To counter-balance these and other innovations, Mendelssohn, in his long introduction, constructed a religious genealogy for his project, invoking Moses, Ezra, the Aramaic Translations (Targumim), the Rabbis, Saadia Gaon, the Masoretes, Maimonides, Elija Levita, and many others. By implication, the modern translator joined those charged with the sacred task of transmitting, explaining, and thereby safeguarding, the Torah.

Features and Style

The original page layout, with its four quadrants and all-Hebrew appearance, bore a striking resemblance to the layout of the Miqra’ot Gedolot or Rabbinic Bible.  Not only did theBe’ur include Hebrew scripture, it situated the German translation (called Targum Ashkenazi) in the place normally reserved for the Aramaic Targum, as if to co-opt the legitimacy of a venerated ancient translation that had long since become a hermeneutic tool. 

Mendelssohn wrote in a style called Jüdisch-deutsch, in which German was transcribed in Hebrew letters. This was a common strategy of maskilim, the representatives of the Jewish Enlightenment, writing for Yiddish-speaking Jews in this transitional period. (Even so, Mendelssohn’s German was too difficult for the average German Jew.)  

Mendelssohn inserted question marks and exclamation points into the translation where appropriate, but he also followed the syntax of the cantillation marks, inserting backslashes for softer breaks and colons to mark a pause (etnachta) and end of verse (sof passuq). These latter marks were not imported into the later editions printed in Gothic letters, but they teach us something important about his original intent and method.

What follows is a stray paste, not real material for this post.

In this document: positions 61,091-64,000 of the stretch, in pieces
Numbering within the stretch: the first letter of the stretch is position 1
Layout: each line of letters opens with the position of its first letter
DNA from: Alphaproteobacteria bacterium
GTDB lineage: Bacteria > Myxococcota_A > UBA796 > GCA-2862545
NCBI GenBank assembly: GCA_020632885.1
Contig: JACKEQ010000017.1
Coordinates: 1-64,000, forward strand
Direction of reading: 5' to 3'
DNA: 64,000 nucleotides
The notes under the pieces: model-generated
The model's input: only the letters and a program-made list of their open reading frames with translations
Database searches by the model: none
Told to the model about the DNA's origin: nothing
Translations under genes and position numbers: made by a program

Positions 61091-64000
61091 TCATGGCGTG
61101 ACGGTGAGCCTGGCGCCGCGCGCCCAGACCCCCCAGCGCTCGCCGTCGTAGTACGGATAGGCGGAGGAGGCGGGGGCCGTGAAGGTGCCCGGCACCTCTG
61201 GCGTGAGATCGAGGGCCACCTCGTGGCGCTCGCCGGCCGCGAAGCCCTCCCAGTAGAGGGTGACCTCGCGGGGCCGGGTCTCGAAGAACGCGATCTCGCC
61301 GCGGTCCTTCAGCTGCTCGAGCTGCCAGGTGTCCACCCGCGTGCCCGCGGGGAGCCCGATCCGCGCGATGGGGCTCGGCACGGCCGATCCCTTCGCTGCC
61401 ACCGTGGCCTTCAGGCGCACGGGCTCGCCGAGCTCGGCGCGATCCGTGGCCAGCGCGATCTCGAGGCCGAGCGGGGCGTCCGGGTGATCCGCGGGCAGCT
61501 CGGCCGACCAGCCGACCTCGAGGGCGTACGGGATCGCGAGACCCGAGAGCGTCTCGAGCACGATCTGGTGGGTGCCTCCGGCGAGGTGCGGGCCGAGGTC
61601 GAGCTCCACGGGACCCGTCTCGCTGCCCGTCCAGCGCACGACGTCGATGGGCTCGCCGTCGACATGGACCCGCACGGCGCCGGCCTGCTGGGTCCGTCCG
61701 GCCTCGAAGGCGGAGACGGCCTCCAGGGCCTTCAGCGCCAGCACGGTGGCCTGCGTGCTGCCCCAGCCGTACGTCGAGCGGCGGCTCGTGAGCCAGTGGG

The bottom half of the page included commentary (Be’ur) most of which was not composed by Mendelssohn himself, as well as Tikkun Sofrim (Scribal Corrections)[3]For the first time, commentary was designed to explain the decisions of the translator, in particular, where peshat, the simple meaning, diverged from a traditional interpretation.  The inclusion of this commentary—as we shall see below—testifies to Mendelssohn’s use of translation to explain the “ways of language,” of both German and Hebrew—the new “paths” to Torah for modern Jews.[4]

Each of these features sought to communicate to Rabbis and traditional Jews that a translation that included German in its pages could remain an authentic, Jewish Bible.

 More than Just a Translation

Mendelssohn wanted his translation to be clear, correct, and beautiful. His first priority as a translator was to disambiguate scripture. To this end, he inserted conjunctions and transitional phrases wherever possible and did not hesitate to insert parentheses into the body of the translation.

When did Amram and Yocheved Marry?

A classic example is the opening of Moses’ birth story: “A certain man of the house of Levi went and married a Levite woman” (Exodus 2:1, JPS).  Mendelssohn added three words to the beginning of that verse, “Vor einiger Zeit” “some time before.” (He probably borrowed this phrase from the Wertheim Bible (1735) translated by Johann Lorenz Schmidt.[5]) The addition not only lent this important pericope a proper beginning, it clarified the sequence of events, solving a notorious chronological confusion about the marriage of Moses’ parents: if they got married when baby boys were already being thrown into the Nile, why did they not have to hide Aaron, who is the older brother?